“Now when they had passed through Amphipolis and Apollonia, they came to Thessalonica, where there was a synagogue of the Jews. And Paul went in, as was his custom, and on three Sabbath days he reasoned with them from the Scriptures” – Acts 17:1-2

“The brothers immediately sent Paul and Silas away by night to Berea, and when they arrived they went into the Jewish synagogue.” – Acts 17:10

“Now while Paul was waiting for them at Athens, his spirit was provoked within him as he saw that the city was full of idols. So he reasoned in the synagogue with the Jews and the devout persons, and in the marketplace every day with those who happened to be there.” – Acts 17:16-17

“And he reasoned in the synagogue every Sabbath, and tried to persuade Jews and Greeks.” – Acts 18:4

“And they came to Ephesus, and he left them there, but he himself went into the synagogue and reasoned with the Jews.” – Acts 18:19

“And he entered the synagogue and for three months spoke boldly, reasoning and persuading them about the kingdom of God.” – Acts 19:8

          Now why did Paul target a religious institution like the Jewish synagogue? We aren’t told why in Scripture, and I can’t speak for Paul. Admittedly, this is conjecture, but plausibly it was because the people there had a greater openness to discussing the Old Testament Scriptures Paul often reasoned from. Perhaps because the people there were more religiously inclined. Perhaps it was because there was a greater collection of people there; so, Paul could speak to more people at a time, or maybe Paul was just familiar with that environment, having been a pharisee in the past. Maybe it was a combination of those reasons, or it was another reason all-together. In any case, it’s hard to not notice that synagogues were locations where larger groups of religiously inclined people could be found. In instances where he couldn’t go to or was kicked out of the synagogue, Paul would target other locations where there was presumably greater openness to discussions of the gospel. For example, in Acts 16, Paul went to a “place of prayer”.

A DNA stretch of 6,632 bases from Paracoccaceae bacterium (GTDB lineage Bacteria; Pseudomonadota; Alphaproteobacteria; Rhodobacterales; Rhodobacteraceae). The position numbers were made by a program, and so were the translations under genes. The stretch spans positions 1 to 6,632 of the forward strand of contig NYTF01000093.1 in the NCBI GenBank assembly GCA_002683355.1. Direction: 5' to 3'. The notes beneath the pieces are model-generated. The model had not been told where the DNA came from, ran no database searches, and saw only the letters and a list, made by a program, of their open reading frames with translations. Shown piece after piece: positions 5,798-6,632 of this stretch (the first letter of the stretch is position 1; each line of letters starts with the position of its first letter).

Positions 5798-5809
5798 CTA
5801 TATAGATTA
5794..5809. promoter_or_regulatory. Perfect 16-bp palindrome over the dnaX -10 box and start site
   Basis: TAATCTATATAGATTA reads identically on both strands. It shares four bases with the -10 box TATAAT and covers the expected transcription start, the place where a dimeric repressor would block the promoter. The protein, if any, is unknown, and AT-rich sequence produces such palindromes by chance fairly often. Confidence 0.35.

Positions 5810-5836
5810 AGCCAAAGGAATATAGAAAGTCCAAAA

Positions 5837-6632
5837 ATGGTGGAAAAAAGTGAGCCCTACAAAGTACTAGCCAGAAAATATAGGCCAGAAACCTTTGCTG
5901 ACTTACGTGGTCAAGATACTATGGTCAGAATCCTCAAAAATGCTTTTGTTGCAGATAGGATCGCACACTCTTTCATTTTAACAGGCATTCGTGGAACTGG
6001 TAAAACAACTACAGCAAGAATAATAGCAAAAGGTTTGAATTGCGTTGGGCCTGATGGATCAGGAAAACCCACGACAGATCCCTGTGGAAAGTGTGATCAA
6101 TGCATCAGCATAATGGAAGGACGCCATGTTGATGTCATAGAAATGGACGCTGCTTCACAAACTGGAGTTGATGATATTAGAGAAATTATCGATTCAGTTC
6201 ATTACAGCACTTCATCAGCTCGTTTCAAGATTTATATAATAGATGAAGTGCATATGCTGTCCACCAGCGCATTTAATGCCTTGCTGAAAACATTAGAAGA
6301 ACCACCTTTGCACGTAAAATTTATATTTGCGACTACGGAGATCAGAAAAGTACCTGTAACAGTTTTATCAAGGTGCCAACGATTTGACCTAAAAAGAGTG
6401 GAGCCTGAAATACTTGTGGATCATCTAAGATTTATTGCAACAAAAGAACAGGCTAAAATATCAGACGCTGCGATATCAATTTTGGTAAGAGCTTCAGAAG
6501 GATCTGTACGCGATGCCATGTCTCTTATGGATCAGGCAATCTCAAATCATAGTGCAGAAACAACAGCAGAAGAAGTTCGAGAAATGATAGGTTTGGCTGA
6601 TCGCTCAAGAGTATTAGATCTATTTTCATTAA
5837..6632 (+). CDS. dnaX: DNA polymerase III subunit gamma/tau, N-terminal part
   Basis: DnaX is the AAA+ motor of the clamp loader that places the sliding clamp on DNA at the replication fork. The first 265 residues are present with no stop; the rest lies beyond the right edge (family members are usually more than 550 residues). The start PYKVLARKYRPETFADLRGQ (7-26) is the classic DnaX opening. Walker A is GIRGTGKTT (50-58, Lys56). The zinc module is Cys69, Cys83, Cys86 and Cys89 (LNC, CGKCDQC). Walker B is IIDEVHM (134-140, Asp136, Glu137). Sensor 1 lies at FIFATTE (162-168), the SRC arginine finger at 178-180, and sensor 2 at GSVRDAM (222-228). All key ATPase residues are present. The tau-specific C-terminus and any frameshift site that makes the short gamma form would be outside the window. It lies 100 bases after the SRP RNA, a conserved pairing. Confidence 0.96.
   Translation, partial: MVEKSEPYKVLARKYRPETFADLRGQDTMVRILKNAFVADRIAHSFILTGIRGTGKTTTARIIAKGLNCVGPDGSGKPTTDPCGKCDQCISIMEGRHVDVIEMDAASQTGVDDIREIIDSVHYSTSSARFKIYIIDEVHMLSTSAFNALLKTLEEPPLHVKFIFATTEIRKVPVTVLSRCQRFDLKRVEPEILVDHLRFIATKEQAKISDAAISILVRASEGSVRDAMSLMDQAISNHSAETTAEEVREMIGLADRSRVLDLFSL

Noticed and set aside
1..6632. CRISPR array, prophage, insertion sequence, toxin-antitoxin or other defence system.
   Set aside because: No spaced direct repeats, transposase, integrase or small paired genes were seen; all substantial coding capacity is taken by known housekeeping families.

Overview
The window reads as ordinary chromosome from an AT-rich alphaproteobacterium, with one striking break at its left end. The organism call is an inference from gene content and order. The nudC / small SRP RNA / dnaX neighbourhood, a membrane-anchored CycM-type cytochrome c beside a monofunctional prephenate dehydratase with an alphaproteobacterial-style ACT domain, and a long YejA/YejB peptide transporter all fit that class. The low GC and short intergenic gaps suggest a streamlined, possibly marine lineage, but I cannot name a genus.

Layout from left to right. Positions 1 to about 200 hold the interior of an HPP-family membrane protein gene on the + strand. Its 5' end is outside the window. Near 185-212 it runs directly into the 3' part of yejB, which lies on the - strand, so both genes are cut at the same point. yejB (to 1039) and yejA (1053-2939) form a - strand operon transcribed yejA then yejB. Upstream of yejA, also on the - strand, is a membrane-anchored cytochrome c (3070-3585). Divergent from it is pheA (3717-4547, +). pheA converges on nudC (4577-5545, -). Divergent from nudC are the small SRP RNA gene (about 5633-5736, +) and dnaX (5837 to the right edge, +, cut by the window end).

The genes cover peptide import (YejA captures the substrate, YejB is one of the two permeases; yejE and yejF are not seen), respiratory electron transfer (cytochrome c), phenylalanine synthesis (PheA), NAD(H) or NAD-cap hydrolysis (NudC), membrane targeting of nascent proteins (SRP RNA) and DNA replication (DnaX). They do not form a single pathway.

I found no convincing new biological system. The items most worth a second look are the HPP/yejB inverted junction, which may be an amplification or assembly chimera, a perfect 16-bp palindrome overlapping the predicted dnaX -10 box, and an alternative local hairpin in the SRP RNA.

“And on the Sabbath day we went outside the gate to the riverside, where we supposed there was a place of prayer, and we sat down and spoke to the women who had come together.” – Acts 16:13